The Abbott government’s attempt to abolish the Clean Energy Finance Corporation has been defeated by the Greens and Labor with the support of Senator Nick Xenophon, but also interestingly Senator John Madigan of the DLP.
Madigan’s reasons for supporting the CEFC suggest there may be unexpected room for common ground with the Greens in the future. This could create major headaches for Abbott and his colleagues, even post-June 30 when new senators take their seats.
Madigan’s support for the CEFC will come as a surprise to many given he has downplayed concerns about climate change, strongly criticised wind power, and opposes the carbon price.
But it appears to all be characteristic of a man deeply suspicious of unfettered free markets with a deep concern for those people lacking economic power. A man who appears nostalgic for times prior to Hawke-Keating reforms, when government played a more hands-on role in directing and insulating sub-sections of the economy with a mixture of tariffs, state-owned enterprises and a range of price and competition controls.
In a speech in support of the CEFC, he harks back to times past where state-run banks were a common feature:
"The Clean Energy Finance Corporation is dragging Australian financial institutions into investing in the 21st century. It is helping fulfil the role that used to be filled by the likes of the Commonwealth Development Bank, the rural and regional development banks and other public lending institutions that engaged in nation building."
Madigan support for the CEFC seems to derive not so much from concern about climate change but rather because he sees it as playing a role in supporting domestic industry and manufacturing:
"...[The CEFC] supports and encourages good local industry development on a responsible basis. I want an energy transition that promotes Australian jobs, Australian technology and innovation and Australian manufacturing and helps protect the environment to boot … practical solutions that achieve such high performance standards take a long time to develop and commercialise – 20 years or more."
"They also need ongoing government assistance along the way.
He then goes on to praise the pin-up boy for the Greens and the renewable energy industry:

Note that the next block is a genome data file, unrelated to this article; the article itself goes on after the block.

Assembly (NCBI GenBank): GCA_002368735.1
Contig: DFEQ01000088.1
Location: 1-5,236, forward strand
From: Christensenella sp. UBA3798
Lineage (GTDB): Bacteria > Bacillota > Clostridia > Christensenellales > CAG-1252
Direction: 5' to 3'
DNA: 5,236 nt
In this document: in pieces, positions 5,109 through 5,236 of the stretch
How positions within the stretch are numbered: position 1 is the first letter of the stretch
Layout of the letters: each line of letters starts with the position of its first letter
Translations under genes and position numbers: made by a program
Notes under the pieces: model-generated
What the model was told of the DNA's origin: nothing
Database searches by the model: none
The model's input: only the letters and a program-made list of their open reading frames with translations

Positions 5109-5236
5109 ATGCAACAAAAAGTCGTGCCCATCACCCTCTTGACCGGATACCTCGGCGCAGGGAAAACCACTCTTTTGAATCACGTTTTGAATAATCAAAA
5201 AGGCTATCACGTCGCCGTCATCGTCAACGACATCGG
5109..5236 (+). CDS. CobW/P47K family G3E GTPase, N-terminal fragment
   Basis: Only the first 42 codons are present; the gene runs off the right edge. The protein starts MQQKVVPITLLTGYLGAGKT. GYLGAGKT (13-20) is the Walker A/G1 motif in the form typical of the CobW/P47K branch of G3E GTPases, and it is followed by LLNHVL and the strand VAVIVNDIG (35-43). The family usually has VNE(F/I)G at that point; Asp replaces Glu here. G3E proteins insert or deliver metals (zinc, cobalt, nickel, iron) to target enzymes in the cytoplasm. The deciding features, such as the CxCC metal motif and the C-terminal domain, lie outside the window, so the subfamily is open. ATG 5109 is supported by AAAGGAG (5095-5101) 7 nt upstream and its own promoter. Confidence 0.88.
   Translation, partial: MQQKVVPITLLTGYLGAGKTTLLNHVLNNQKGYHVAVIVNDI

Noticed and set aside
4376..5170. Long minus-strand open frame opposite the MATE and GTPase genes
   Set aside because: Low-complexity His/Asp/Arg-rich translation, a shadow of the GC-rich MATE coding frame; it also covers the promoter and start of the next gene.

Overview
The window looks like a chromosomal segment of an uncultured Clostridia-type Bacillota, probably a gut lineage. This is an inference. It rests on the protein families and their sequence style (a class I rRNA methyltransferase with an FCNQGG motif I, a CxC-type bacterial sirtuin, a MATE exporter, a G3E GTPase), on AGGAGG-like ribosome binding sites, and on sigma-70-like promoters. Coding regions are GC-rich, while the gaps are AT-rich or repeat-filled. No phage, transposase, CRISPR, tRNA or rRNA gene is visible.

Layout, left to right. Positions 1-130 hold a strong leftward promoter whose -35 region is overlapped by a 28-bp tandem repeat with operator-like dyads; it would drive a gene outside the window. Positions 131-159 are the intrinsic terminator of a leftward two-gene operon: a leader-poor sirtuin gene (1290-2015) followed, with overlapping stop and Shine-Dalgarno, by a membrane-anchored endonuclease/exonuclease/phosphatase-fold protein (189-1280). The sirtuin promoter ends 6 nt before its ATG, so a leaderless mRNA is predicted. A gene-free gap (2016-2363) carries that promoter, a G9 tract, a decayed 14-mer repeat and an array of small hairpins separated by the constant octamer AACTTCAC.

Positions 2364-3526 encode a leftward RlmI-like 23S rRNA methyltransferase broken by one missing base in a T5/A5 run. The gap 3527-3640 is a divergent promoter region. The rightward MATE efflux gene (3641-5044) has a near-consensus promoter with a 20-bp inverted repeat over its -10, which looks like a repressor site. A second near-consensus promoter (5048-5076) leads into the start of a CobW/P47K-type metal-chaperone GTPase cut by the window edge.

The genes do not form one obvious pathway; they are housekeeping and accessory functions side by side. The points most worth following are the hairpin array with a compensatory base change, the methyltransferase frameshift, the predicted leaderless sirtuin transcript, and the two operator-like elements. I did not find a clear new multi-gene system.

"I look at some of the cleanest, greenest countries on the planet, such as Germany, which are eminently practical in their approaches to reducing emissions. German coalition governments take practical approaches to practical problems. They provide direct funding and capital grants to develop and commercialise low-emission technologies. They assist companies and households to buy low-emission technologies.
"They are driving down emissions by using a combination of direct action, including capital subsidy programs and regulation, as well as taxing pollution."
These statements are likely to delight the Greens, while horrifying many senior policy makers and politicians who are strong believers in free markets.
The reality is that the Greens' membership and supporter base has never really been deeply in love with an emissions trading scheme as the primary policy solution to climate change. They, like Madigan, are suspicious that it will be gamed and corrupted by greedy businesses.
Instead, they prefer more tangible policy instruments linked to things they can touch and feel. Feed-in tariffs that set prices for electricity from solar and wind, minimum standards for the energy efficiency of homes, and bans and managed shutdowns of coal-fired power stations are more their thing.
Such policies pose significant risks because they rely heavily on the quality of government officials’ judgement and foresight. While these officials are often just as intelligent as their private sector counterparts, everyone makes mistakes and government mistakes are not mopped-up quickly by market competition.
Yet at the same time a large proportion of the population (including many who vote for the Coalition) are like Senator Madigan. They aren’t prone to dismiss warnings from highly qualified scientists and respected institutions that global warming is a serious problem. But they are deeply worried about the industry dislocation and loss of jobs that comes with transitioning out of fossil fuels.
For them to be willing to support such a transition they need to be able to clearly see tangible examples on the ground of the industries and jobs that will replace those that are lost. They need to see a pathway for how they get from where we are now to where we need to be.
Saying the market will sort it all out just isn’t going to do the job.